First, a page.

Looking ahead to Memorial Day, the father recognized his enduring gratitude for his son’s safe return from military service in Afghanistan. Bob Coppola, project manager at the sprawling Edgewood Retirement Community, gave his appreciation shape with a tribute. Ninety-one American flags now stand knee-high, staked in neat rows on the lawn behind the Edgewood clubhouse. The flags stirred in a cold rain Thursday, marked by names at their base. For two weeks they will remain. Tuesday morning, in a short ceremony the day after Memorial Day, residents and staff at the independent senior living community will read names of veterans who once lived at the center and have since died. “While they didn’t die out on the (battle)field, they certainly left a part of themselves there,” Coppola said. Unlike, Monday’s traditional Memorial Day observances that honor those who died in battle, the Edgewood ceremony pays tribute to the tradition and the former residents. It’s a gesture noticed by the current 300 Edgewood residents, especially among the 30 veterans in the community’s ranks.
The clubhouse is a hub of activity, home to the dining hall, gym, pool and bistro, as well as offices and activity rooms. The flags, seen from the lobby waving on the green back lawn, draw the eye closer. “I was so impressed, I wrote (Bob) a note, telling him how much I was moved by it,” said Nancy Ellis, a U.S. Navy veteran and Edgewood resident. Often people think of Memorial Day as summer’s kick-off and a day for picnics rather than a day to appreciate and remember, said Ellis. She served in the medical service corps from 1959-1961, and later worked as an occupational therapist and taught occupational therapy at Columbia University and the University of Pennsylvania. Edgewood resident Herb Sawyer walked to the flags in the cold wind and rain on Thursday with Ellis and fellow resident and veteran Richard Kemp.
He said the weather reminded him of his days serving in the infantry. He was drafted into the U.S. Army and first served in 1946, and later served in the reserves. Sawyer later taught at Bentley University and was associated with Russian Studies Department at Harvard. “It’s a fine and great tribute both and thank you,” Sawyer said of the Edgewood field of flags. Kemp grew up in Michigan and from 1964-66 was a captain in the U.S. Army. A physician, he served at Walter Reed Medical Center in Washington D.C. President Lyndon B. Johnson was frequent visitor to Walter Reed. Kemp, who later did work on standing anesthesiology, would talk to former President Dwight D. Eisenhower at Walter Reed.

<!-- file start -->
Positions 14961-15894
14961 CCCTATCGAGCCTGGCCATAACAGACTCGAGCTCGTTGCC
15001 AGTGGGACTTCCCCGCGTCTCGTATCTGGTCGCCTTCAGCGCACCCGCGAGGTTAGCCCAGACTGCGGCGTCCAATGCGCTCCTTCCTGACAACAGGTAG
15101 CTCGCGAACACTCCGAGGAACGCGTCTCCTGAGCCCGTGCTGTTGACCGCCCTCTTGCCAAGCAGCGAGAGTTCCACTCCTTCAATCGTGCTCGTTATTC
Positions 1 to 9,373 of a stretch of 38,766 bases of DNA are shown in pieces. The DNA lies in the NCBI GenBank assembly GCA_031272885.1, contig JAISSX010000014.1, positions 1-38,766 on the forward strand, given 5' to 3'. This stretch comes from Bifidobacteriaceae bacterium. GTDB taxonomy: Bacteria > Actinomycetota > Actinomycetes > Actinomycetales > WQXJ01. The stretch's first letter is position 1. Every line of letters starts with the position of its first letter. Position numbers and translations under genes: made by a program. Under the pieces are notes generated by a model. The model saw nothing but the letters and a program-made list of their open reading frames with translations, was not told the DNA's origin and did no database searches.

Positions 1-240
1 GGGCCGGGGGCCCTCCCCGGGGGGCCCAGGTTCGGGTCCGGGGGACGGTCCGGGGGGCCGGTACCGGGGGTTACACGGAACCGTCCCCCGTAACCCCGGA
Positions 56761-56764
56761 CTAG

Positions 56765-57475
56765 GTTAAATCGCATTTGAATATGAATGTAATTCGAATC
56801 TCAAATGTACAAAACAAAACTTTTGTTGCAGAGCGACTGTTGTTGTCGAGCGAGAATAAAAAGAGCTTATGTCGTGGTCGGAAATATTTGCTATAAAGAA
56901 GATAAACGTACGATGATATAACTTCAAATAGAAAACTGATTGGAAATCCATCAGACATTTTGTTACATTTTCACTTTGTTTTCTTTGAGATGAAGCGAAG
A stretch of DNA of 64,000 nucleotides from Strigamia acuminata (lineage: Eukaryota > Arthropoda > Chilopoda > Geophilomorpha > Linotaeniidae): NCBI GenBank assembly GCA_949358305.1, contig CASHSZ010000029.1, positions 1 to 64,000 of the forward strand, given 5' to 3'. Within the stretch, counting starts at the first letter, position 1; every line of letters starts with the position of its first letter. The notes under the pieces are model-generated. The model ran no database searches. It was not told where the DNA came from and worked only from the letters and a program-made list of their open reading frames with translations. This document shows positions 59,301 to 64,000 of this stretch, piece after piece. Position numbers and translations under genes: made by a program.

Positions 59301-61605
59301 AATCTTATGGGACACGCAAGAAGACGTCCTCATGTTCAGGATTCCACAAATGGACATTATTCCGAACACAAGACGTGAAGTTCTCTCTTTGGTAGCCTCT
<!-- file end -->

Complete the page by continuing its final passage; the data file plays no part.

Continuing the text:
Eisenhower was the supreme commander fo the Allied Expeditionary Forces in Europe during World War II. Kemp said there have been a good number of veterans at Edgewood since many people of retirement age had served in the military. “I think it is very appropriate,” Kemp said of the Edgewood flags. He knew several of the people who are remembered by the flags and markers. Coppola said he and his wife were on vacation in Maine when their son, Paul Coppola, then a college student at Merrimack College in 2009, enlisted in the U.S. Marine Corps without his parents’ knowledge.
He wanted to serve in the wake of the 9/11 attacks. Paul Coppola, now married with children, was a combat engineer. His job was to disarm bombs. He lost friends, killed in the small forward operating base where he served in Afghanistan. He was twice injured and later received a Purple Heart. He was medically discharged in 2014 and suffers constant migraines due a head injury in the service. In addition to a roll call of the names memorialized on Tuesday, the Edgewood ceremony will include music and a short nondenominational prayer. Edgewood, which provides residences and services for retired people, and offers a continuum of care through long-term nursing, plans to hold their Memorial Day and veteran tribute in coming years, said Edgewood spokeswoman Kathleen D’Amico.
Article from Eagle Tribune